Tourism off to encouraging start as January income tops US$ 160mn
Income from tourism trade grows 6.7% YoY to US$ 161.8mnSri Lanka received over 100, 000 tourists in January Sharp depreciation of rupee made travelling to SL relatively cheapInflux of Chinese tourists expected with China opening up
Earnings from tourism trade continued its months-long ascent in tandem with the encouraging arrival numbers, which topped over 100,000 in January, a feat which became possible after almost a year.
This helped the trade to earn US$ 161.8 million in January, recording 6.7 percent growth over the same month in 2022.
Sri Lanka’s tourism is benefitting from the relative calm in society after the social and political upheaval seen last year, which spooked many prospective visitors. A number of key source markets issued travel advisories against travelling to Sri Lanka.
Meanwhile, the pent-up travel demand around the world after two years of the pandemic is also fueling the visitor numbers to Sri Lanka.
To get the maximum out of this pent-up demand, the country’s tourism authorities have launched several marketing campaigns in selective source markets backed by destination management companies.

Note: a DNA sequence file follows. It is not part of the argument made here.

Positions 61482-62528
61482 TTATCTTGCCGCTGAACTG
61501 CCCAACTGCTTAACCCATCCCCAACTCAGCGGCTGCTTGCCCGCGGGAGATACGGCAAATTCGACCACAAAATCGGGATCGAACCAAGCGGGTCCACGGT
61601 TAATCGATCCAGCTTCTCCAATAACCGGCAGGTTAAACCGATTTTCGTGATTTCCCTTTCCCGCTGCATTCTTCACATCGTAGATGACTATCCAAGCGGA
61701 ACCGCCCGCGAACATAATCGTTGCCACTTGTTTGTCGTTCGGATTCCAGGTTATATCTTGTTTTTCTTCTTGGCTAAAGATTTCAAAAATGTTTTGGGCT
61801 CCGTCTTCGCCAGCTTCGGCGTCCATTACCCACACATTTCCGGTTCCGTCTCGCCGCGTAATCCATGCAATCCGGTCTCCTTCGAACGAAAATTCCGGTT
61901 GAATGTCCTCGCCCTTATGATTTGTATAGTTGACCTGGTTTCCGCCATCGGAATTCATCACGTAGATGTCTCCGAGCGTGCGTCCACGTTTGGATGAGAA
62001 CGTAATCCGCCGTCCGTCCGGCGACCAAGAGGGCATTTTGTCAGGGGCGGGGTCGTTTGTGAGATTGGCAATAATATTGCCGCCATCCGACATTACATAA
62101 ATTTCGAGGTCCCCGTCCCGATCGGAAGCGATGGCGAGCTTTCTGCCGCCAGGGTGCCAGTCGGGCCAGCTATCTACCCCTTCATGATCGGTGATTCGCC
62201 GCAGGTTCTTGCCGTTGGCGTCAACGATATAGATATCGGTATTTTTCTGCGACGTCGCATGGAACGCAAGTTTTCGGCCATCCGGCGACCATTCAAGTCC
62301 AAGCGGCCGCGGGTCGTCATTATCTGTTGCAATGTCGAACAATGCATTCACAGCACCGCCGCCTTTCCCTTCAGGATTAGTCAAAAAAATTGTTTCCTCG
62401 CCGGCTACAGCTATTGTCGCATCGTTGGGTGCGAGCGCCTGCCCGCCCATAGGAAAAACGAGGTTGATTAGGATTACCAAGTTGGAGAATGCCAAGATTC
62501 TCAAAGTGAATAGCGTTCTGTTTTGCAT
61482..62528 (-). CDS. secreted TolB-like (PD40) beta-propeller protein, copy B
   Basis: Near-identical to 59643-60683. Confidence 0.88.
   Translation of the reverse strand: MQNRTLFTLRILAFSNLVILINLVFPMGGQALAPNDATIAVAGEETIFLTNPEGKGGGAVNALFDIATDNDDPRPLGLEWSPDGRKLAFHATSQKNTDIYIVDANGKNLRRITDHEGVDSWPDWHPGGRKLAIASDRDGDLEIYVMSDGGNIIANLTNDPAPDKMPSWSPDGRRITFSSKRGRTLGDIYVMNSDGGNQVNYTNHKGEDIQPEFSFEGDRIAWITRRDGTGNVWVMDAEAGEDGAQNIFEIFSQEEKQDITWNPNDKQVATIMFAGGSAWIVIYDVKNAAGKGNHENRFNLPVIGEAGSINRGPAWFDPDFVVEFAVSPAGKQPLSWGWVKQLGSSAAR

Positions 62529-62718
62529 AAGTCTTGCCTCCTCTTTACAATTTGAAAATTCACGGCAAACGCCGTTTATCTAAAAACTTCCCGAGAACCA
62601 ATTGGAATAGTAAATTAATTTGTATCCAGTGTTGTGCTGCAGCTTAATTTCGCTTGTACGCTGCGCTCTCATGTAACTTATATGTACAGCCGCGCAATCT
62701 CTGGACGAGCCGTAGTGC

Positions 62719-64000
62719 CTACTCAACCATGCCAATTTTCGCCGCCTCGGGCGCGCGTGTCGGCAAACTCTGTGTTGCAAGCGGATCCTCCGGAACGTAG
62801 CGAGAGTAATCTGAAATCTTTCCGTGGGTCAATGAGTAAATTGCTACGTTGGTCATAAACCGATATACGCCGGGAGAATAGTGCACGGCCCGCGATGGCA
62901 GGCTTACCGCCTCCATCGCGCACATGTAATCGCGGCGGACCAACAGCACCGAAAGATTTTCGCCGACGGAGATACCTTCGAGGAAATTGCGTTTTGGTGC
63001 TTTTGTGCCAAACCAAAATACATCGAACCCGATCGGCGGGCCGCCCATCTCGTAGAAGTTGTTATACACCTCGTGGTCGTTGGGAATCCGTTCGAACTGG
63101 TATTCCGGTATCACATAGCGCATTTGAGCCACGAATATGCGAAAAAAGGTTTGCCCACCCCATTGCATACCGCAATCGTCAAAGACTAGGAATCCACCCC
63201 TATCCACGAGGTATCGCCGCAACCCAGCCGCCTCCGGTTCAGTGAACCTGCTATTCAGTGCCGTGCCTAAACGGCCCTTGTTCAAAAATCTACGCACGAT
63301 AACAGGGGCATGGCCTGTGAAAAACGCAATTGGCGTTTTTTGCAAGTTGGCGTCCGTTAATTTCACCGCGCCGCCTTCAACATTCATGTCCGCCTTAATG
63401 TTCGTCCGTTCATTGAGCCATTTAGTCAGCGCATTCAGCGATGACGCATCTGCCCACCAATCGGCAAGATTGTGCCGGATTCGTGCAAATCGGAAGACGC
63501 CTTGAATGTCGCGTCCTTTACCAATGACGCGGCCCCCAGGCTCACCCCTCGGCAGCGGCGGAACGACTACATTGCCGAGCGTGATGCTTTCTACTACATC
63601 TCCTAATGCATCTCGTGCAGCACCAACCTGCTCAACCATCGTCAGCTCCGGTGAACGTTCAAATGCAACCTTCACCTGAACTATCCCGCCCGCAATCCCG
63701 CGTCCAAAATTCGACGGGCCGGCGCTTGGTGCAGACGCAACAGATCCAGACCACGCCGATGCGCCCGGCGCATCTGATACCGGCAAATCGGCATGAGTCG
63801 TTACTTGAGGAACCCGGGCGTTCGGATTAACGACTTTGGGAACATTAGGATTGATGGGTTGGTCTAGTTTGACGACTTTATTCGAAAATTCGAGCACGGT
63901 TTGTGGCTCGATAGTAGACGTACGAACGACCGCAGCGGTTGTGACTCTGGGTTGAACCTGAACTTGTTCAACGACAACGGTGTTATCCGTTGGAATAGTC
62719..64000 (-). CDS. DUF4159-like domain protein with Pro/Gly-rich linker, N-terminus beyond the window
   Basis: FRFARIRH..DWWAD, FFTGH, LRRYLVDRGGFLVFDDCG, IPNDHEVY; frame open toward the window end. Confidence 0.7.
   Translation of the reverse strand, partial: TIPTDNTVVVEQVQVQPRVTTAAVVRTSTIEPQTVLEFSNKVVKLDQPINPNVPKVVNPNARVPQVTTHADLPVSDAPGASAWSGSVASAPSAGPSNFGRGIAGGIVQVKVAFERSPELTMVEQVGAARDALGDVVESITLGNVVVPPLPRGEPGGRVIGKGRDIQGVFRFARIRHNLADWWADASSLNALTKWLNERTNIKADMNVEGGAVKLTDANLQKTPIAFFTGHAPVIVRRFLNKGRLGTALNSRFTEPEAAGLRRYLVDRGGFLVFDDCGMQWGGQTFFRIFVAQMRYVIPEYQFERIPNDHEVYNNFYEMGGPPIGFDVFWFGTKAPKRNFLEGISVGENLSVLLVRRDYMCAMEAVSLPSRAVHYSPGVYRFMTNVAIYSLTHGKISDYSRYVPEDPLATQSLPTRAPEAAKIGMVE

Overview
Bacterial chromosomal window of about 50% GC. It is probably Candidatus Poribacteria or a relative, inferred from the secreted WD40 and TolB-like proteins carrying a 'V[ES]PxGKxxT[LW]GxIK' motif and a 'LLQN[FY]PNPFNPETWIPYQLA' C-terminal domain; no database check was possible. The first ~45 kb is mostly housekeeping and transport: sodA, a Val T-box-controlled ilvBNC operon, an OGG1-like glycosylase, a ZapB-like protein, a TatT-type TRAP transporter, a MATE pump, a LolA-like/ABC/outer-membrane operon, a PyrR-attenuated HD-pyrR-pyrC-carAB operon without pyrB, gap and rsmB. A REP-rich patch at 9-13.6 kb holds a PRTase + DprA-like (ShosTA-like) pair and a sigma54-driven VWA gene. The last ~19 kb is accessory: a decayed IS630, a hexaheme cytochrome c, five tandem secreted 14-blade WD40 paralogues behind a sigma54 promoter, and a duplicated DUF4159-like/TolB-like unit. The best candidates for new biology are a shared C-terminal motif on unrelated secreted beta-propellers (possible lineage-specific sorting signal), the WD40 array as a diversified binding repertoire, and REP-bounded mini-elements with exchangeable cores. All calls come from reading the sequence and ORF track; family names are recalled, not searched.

Sri Lanka has also been featured by many global travel related publications and social media groups as one of the must visit travel destinations which helps luring in more visitors who are looking for getaways after years of seclusion during the pandemic.
Sri Lanka is also among the destinations that are poised to benefit from revenge travel from China, as that country is gradually opening up for outbound travel after three years of strict Covid-19 restrictions.
After sharp devaluation of the Sri Lankan rupee against the US dollar, Sri Lanka also offers a relatively cheap travel option for global travellers.
If the current monthly acceleration persists, Sri Lanka could end up achieving between US$ 2.0 to US$ 2.5 billion in foreign income from tourism in 2023.
While this is still half of the peak income earned in 2018, increased forex inflows remain vital for the dollar-starved nation.
Pandemic decimated Sri Lanka’s tourism industry, which was slowed down by the Easter attacks in 2019 before its recovery prospects were delayed by the economic crisis last year.
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